By Mon-Charles Egbo
Every economic index is a pointer that Nigeria is on the brink, ignobly sliding into the class of nations where self-sufficiency has become a mirage. Yet and despite the hues and cries over the steady rise in her public debt profile, there is no sign that the borrowing tendencies of the federal government will abate anytime soon.
Even the grim prospects of this gloomy future already lurking on the horizon sequel to the humongous debt so far accumulated or the prevailing debt-revenue ratio cannot make the ultimate difference in attitude.
Yes, the borrowing frequency cannot be wished away because there is a missing link implying that Nigeria will continue to witness motion without movement.
Granted, borrowing is a normal practice especially in a developing economy, but it becomes the worst of strategies when borrowing for consumption rather than production. It is even more devastating when the borrowings are principally for servicing of the existing debts coupled with the sheer absence of pragmatic measures or capacities for sustainability, not to talk of a possible halt to future borrowing.
Sadly, this is the pathetic lot of Nigeria where the emerging challenges far outweigh the possibilities for socio-economic revitalization let alone expansion, thus making a worsened economic crisis inevitable.
And ironically, popular opinions place blames for this rapidly unfolding precarious situation on the legislature. To them, the national assembly has since abdicated its responsibilities of checks and balances for which the executive always has its ways when it comes to borrowing requests because the necessary questions are not being asked.
Prominently, this is the parameter for the comparison between the present and immediate past parliaments. And of course, it is catching fire among the populace largely due to the orchestrated elitist manipulation of the vulnerable as also being facilitated by the fallouts of the economic hardship in the land.
But quite objectively and given Nigeria’s peculiarities, past leadership failures indeed created the opportunities for the socio-economic woes which incidentally the present leadership inherited, while the masses, with the elites accounting for the larger chunk, are culpable in the propagation.
Ignorantly or deliberately, the predominant assumption is that citizens’ civic responsibilities begin and end with the leadership recruitment processes or that it is just about the casting of votes, forgetting that elections as well bring in both good and bad governance.
Most Nigerians seem not to know that the people’s obligations entail actively-but-objectively engaging the leadership, cooperating with the government, saying and doing the right thing all the time as well as speaking truth to power, timely and appropriately. No leadership ever succeeds without the support of the followers.
And then for both the government and the citizens, it calls for diligent commitment to an exemplary sense of accountability on both ends. Other statutory demands include willingness to collaborate and make necessary sacrifices, demonstration of strategic thinking and proactive dispositions including a commitment to asking the right questions and offering the right answers, all timely.
Standing to be counted is certainly not just about partisanship, regionalism and religion. Genuine quest for national development is more about imbibing the Kennedyian principle of seeking what to do for one’s country and not just what the country does for them. Succinctly, nation-building is about patriotism and nationalism.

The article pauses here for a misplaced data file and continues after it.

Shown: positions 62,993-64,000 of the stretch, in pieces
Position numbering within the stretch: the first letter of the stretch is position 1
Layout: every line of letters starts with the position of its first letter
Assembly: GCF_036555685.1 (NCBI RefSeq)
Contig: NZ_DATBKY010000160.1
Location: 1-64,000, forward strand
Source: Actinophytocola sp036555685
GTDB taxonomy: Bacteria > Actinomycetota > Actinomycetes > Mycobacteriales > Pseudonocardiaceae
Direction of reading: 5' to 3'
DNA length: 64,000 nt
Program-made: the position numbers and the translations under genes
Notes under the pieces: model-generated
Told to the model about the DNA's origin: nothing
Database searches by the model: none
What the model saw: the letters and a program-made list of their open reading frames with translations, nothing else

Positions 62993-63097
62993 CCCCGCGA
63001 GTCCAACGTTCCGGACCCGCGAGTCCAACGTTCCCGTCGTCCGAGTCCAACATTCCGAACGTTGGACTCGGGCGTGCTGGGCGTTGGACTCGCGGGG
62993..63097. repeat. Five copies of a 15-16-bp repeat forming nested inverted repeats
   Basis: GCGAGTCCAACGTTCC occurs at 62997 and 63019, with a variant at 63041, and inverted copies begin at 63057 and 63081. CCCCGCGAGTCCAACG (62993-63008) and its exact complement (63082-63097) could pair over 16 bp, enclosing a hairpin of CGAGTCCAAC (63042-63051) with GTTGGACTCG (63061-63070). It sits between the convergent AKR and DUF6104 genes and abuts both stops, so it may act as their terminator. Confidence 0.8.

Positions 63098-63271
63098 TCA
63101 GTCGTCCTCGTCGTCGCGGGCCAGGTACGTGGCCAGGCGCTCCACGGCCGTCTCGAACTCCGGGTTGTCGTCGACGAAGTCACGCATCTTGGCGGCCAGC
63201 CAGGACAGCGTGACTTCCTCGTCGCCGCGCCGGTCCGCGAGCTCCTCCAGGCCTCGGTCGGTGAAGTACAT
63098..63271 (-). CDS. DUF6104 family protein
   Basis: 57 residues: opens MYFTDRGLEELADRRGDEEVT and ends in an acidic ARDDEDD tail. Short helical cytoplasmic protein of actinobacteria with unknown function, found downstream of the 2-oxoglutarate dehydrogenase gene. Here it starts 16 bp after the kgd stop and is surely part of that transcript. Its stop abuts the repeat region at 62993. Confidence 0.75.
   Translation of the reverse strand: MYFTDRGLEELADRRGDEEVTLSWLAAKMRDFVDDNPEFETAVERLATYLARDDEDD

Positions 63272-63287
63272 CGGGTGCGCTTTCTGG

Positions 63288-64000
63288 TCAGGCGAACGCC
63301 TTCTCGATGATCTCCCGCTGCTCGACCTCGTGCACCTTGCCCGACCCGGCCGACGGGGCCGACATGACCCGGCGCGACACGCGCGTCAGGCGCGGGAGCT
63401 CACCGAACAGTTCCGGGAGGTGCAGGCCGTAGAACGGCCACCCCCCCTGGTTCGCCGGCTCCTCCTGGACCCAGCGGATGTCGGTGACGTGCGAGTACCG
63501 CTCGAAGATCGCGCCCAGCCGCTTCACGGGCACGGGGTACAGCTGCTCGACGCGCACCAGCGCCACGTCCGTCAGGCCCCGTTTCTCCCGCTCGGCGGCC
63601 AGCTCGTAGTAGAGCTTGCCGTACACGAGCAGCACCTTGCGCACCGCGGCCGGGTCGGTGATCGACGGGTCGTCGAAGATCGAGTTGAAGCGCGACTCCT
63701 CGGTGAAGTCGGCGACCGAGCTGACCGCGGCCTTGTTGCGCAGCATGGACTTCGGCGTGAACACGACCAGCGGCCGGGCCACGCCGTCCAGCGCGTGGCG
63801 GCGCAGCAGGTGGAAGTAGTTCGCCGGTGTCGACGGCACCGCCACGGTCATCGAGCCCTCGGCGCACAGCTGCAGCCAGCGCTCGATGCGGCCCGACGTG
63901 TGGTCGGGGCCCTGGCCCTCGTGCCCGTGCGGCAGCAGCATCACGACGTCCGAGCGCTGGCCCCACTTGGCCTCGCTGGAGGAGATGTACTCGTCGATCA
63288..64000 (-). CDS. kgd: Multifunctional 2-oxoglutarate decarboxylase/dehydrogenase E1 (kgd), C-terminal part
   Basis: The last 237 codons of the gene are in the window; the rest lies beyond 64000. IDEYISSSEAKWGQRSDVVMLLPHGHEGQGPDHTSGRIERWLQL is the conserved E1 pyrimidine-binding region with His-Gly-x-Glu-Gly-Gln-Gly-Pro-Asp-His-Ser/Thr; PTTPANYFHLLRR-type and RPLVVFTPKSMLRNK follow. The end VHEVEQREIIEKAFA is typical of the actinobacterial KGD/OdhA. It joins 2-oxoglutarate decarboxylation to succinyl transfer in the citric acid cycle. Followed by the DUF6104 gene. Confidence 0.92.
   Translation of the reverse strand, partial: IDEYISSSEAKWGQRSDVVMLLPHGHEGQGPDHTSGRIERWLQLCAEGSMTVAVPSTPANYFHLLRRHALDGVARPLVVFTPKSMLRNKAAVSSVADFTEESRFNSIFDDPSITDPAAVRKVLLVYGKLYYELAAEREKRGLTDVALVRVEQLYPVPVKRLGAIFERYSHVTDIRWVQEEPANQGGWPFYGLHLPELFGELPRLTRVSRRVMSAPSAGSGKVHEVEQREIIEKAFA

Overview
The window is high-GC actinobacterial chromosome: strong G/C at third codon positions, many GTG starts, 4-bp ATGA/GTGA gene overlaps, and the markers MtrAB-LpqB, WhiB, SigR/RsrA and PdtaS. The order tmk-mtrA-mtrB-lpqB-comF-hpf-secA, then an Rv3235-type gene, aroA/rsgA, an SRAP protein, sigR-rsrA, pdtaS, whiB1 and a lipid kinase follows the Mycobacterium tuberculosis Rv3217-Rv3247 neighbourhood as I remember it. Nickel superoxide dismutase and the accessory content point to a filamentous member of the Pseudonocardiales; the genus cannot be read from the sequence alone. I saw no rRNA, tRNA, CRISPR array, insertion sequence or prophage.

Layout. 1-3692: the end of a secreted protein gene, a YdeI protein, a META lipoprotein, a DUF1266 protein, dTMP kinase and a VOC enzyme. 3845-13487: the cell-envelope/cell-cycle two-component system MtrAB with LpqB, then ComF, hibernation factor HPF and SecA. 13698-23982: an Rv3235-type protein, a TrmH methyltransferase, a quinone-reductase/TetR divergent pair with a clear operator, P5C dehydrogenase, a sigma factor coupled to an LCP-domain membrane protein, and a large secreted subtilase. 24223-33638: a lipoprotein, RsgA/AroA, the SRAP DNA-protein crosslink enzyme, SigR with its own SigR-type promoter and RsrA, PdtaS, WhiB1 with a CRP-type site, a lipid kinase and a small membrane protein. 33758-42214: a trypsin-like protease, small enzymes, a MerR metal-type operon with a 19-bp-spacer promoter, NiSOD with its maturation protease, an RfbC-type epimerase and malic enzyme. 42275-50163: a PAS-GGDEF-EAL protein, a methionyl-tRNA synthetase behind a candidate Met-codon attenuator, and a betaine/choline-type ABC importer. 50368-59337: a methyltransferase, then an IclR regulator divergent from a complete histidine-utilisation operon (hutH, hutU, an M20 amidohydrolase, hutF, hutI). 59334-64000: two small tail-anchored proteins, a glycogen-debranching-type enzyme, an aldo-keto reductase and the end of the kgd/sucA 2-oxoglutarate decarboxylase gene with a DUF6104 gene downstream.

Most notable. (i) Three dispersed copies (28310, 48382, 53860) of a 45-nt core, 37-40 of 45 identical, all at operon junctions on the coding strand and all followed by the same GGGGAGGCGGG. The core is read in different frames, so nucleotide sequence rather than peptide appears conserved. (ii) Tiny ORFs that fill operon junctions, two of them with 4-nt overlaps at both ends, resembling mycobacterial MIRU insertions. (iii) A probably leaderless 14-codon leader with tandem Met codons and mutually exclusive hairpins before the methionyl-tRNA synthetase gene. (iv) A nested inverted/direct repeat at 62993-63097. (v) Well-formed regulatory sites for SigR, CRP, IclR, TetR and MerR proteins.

For instance and retrospectively, Ibrahim Babangida’s regime in a rare democratic norm in a dictatorship threw open the debate on the desirability or otherwise of taking an International Monetary Fund (IMF) loan of $2.5 billion to rejig the economy.
According to Senator Orji Uzor Kalu, who verifiably was not in government then, “opinion was sharply divided between those who felt we should take the loan and those who thought otherwise.
For me, there was a middle course I felt we should thread. I believed that Nigeria required the equivalent of the kind of which the IMF bailout package promised to shore up the sliding economy. At the same time, I thought that the conditions attached would, at least in the short term, make life terrible for Nigerians. These conditions included the devaluation of and floating of the naira, privatisation of social services, and rationalisation of the civil service, among others.
So, my attitude was one of a complete rejection of the IMF loan. I felt since we needed the money, we must find out how we could get it without being subjected to the harrowing terms proposed by the IMF. We should source it internally.
Satisfied with this logic, I decided to add my voice to the cacophony of voices that were already choking the public space. I suggested that instead of accepting the IMF loan and suffer the consequences of its onerous terms and conditions, wealthy Nigerians should lend the money to the government, and we had a lot of them in the country, with unimaginable but idle funds stashed up in foreign bank accounts.
Being one of the wealthy Nigerians myself, I decided to walk the talk by offering to give the country an $800,000 loan. And I challenged other wealthy Nigerians to follow suit so that together we could rescue the country from the economic crisis and save future Nigerians from economic slavery”.
What else could better describe love for the country? That Kalu then was not in government underscores that patriotism and nationalism do not come with government positions and equally are not limited to giving, but involve seeking ways to make government deliver for the benefit of the society. And again, this is the missing link in today’s Nigeria.